The lock-up period for Uber Technologies (NYSE:UBER) is over, and insiders are starting to bail. This month, Travis Kalanick, the founder and former CEO, dumped about 20% of his stake in Uber shortly after he, as an insider, was legally permitted by SEC regulations to do so.
Kalanick sold 20.3 million shares worth about $547 million that were held in a trust, according to an SEC regulatory filing. Additionally, he sold another $164 million worth of stock between November 11 and November 13. These huge trades were just a few of several large blocks of Uber stock sold, pushing the share price to an all-time low. Facing one quarterly loss after another with no reversal in sight, Uber stock has fallen more than 30% since its IPO last May.
The trigger for the sharp drop in pricing was not specifically the sale of shares by Kalanick, nor the most recent whopping quarterly loss of $8 billion. Instead, investors have fallen out of favor with high growth companies like Uber that don't generate earnings and are unlikely to earn money anytime soon.
Great technology, but where's the money?
Much of Uber's rapid growth and success has been due to massive investments from institutional investors enamored by the tech sector. In Uber's case, the initial investors included the Silicon Valley venture firm Benchmark Capital and Toyota Motors, as well as the Saudi Arabia Public Investment Fund, one of the world's largest sovereign wealth funds. These are the types of long-term investors that are impressed by big bets on ideas that may or may not pay off in the decade ahead.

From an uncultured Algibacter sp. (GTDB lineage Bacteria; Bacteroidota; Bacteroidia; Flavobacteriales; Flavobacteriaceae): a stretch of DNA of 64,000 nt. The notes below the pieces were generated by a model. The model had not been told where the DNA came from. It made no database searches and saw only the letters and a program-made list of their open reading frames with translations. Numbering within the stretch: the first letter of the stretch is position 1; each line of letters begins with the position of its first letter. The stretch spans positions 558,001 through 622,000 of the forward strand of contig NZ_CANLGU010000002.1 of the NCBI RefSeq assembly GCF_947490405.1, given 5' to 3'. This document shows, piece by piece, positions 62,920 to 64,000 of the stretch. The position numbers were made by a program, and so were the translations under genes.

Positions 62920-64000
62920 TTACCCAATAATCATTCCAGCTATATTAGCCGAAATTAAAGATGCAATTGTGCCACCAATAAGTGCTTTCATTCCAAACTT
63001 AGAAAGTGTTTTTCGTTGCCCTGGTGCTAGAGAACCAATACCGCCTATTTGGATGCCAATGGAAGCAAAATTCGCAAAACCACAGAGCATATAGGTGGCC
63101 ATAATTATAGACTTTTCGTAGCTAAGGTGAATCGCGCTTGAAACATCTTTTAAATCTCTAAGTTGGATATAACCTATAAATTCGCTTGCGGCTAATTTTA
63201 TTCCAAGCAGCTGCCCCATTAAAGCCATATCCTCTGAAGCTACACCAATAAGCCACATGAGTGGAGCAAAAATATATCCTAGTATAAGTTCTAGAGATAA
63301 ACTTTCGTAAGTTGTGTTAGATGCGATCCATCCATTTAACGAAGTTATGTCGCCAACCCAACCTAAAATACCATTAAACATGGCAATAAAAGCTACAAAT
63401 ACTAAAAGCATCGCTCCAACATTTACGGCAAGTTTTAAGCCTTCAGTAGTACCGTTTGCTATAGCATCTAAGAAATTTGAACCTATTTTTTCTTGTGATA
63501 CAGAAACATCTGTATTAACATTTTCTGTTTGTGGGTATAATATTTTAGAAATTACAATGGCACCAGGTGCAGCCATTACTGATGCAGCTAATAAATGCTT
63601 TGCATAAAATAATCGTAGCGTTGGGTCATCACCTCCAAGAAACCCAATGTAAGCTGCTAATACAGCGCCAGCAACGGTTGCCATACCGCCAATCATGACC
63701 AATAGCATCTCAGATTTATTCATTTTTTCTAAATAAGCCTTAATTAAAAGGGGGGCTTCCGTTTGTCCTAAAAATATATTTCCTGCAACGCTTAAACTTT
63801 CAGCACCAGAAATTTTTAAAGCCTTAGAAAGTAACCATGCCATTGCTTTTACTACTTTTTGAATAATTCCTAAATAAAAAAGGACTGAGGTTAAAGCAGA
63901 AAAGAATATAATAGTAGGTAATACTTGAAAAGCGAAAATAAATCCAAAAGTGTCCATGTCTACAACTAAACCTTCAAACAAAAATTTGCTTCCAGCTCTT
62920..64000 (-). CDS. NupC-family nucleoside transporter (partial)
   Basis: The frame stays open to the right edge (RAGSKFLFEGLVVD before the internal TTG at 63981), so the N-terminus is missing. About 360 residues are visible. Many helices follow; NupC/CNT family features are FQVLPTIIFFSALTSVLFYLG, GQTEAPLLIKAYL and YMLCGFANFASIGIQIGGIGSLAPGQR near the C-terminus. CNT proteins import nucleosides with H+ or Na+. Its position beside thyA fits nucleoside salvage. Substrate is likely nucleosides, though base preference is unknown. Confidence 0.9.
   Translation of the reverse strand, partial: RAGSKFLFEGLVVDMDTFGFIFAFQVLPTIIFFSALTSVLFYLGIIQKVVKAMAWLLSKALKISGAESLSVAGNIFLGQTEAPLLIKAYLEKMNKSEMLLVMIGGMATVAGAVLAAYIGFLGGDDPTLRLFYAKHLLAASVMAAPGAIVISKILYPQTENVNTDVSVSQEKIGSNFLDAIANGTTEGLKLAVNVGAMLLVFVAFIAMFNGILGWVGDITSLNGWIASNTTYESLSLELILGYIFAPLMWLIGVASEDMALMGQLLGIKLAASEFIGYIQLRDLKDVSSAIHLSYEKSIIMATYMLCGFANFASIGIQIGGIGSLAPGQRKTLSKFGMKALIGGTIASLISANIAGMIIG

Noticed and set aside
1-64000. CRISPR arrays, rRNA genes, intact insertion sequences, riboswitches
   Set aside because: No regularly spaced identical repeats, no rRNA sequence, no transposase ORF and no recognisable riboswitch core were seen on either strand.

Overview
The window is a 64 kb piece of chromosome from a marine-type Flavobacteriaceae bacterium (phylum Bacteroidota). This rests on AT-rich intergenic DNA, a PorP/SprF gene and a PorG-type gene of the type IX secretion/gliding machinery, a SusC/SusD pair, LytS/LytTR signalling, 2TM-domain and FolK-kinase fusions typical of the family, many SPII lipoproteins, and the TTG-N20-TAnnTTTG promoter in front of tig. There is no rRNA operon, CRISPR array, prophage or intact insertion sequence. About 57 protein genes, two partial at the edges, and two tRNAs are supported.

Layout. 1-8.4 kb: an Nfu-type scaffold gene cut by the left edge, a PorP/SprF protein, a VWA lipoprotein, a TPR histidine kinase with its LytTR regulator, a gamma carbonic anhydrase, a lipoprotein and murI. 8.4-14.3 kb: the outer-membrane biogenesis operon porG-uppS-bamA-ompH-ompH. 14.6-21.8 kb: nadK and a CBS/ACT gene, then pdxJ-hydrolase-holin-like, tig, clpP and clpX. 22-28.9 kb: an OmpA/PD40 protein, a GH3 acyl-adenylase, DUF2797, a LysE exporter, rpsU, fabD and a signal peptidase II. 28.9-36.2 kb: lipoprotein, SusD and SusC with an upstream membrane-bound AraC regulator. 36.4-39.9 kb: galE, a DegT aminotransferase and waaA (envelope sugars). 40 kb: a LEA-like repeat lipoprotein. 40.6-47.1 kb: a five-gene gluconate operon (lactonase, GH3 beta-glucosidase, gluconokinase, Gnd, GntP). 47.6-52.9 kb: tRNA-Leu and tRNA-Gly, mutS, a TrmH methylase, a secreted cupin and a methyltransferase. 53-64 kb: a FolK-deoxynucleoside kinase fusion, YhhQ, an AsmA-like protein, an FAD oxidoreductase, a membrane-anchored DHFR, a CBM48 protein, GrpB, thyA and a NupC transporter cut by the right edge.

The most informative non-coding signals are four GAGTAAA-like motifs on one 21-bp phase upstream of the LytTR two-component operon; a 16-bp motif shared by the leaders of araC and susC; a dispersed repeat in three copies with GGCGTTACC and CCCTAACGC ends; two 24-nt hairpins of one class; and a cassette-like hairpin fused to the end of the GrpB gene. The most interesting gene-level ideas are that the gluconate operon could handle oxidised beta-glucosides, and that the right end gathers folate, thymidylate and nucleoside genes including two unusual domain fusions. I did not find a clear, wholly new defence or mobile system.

No doubt, Uber has sunk billions into development costs to create a new era of convenience and affordability in personal transport. Top-line revenues hit $3.81 billion in the most recent quarter, up nearly 30% from the $2.94 billion in sales the year before. Uber is the dominant ride-hailing service in almost every urban market across the globe and is also investing aggressively to diversify into a B2B logistics business, Uber Freight, as well as a restaurant delivery service, Uber Eats.
But all that is old news... and it's already baked into the price.
Uber has a lot to prove
Today, we are in a "show me the money" stock market. It is bottom-line earnings and EPS growth that drives share price. Big tech ideas that do not deliver earnings won't cut it anymore.
In the short run, the sharp fall of Uber shares may have left them oversold, possibly presenting a tactical trading opportunity for speculative investors. Now that the lock-up period is over, it may take some weeks for insiders to cash in and the oversupply of stock to be absorbed.
"Many are going to wait for the smoke to clear, and once that happens it'll be all clear to buy Uber," Daniel Ives, an analyst of Los Angeles-based Wedbush Securities, told the Wall Street Journal, "I think you are going to look back at this as a trough in the stock."
Apart from speculative trading, the longer-term outlook for Uber is tepid at best. It may not be until late 2020 or 2021 before the company turns the corner and starts delivering significant earnings. In the meantime, there are plenty of great tech stocks in the market that should be considered a good buy. They can deliver earnings results today, next week and next quarter. For the rest of this year, Uber does not rank as one of those good buys.